In my yoga teacher training, I learned to circle back to that softness I once cherished. When had I become so rigid and goal driven in my practice, I wondered...and in my life as well? I began to work toward a balance of effort and grace. What a challenge!

The real work of yoga: realizing that the way you lay it down on the mat is symbolic of your life at large. So, sipping in my greater picture - I knew I had some changes to make. All the perseverance, muscular strength and, well, goal oriented thinking I had been submerged in --and to be fair needed to be thoroughly committed to in order to make it through my Pilates Teacher training-- had made me rigid in my thinking. I had become critical, judgmental and found it hard to understand why others didn't follow simple rules of etiquette (read: MY way of thinking).

Yoga was about to undo all of this. What a nice little capsule of a sentence. Like wow, I can just take my yoga pill and be balanced. Yoga, life, it is all hard work!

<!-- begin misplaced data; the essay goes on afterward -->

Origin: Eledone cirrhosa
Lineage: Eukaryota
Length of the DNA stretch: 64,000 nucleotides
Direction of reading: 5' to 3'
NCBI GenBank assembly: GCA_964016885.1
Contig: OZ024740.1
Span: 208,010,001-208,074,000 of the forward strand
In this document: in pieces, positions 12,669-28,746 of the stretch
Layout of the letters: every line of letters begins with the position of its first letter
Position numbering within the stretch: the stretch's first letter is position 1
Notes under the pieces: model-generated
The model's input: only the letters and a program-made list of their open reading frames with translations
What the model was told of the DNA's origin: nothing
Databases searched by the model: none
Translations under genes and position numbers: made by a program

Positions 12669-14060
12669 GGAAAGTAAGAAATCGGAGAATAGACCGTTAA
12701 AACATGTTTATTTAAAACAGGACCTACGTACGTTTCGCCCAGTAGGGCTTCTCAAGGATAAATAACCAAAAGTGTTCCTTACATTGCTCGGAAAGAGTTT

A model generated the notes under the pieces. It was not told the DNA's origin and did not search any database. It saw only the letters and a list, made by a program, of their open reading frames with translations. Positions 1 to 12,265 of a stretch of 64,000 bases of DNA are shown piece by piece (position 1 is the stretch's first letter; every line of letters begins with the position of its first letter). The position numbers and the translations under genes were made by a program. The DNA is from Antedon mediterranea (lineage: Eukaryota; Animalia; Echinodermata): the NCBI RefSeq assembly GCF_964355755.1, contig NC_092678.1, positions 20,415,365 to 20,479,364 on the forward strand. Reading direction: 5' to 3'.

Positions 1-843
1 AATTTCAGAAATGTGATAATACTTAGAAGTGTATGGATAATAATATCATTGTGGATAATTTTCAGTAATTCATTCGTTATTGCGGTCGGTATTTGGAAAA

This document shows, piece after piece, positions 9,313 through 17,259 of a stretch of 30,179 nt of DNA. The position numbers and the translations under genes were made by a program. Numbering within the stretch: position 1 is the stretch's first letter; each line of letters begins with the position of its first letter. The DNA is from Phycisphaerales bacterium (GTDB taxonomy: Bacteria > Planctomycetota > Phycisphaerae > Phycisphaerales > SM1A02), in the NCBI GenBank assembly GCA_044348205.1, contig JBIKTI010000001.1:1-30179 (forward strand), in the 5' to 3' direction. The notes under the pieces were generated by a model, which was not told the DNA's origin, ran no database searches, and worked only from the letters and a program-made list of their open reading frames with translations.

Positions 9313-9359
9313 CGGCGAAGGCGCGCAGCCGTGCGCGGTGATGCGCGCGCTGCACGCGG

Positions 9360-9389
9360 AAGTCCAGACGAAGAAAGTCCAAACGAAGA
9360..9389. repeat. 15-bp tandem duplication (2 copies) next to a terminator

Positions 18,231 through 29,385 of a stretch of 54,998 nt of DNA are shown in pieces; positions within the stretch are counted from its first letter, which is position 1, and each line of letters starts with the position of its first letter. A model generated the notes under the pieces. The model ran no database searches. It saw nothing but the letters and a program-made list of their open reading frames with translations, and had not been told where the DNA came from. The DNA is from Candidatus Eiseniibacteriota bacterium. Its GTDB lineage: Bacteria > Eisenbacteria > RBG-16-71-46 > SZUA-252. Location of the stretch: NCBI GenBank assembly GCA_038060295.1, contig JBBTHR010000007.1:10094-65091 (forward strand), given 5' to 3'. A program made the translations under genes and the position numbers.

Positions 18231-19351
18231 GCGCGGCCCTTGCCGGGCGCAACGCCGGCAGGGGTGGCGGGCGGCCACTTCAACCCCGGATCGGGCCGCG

I began to notice that I was not the only one struggling with this particular judgy-ness, over-hard issue. As I look around the Fitness Industry, particularly the Pilates realm in which I teach- I found a compulsive drive to perfection.

This makes me sad now that I have a daughter. I don't want to see her get banged around by perfectionist thinking. I don't want her to have to grow up thinking that it's an either or world. How on earth can one instill both sukha and stira in a world of extremes? I don't really know the answer but I can take a stab that it involves the hard work of softening into motherhood.

Monday, March 21, 2011

I'm starting to feel like myself again! (cue the singing cherubs) Is it the fact that my back is healthy again and I can exercise? Or that I'm starting to crave my usual healthy foods? I even dare say I've started to lose some of those darn 12 pounds left behind since the baby. Maybe it is due to the fact that my daughter is able to play independently on fleeting occasions and no longer needs to nurse 12 hours a day. In other words, I feel like the yoga ninja!

I'm still trying to figure out the focus of this blog. Most likely I will talk about the things I am passionate about: no-fuss fitness, being present, eating mindfully, & people who take themselves too seriously.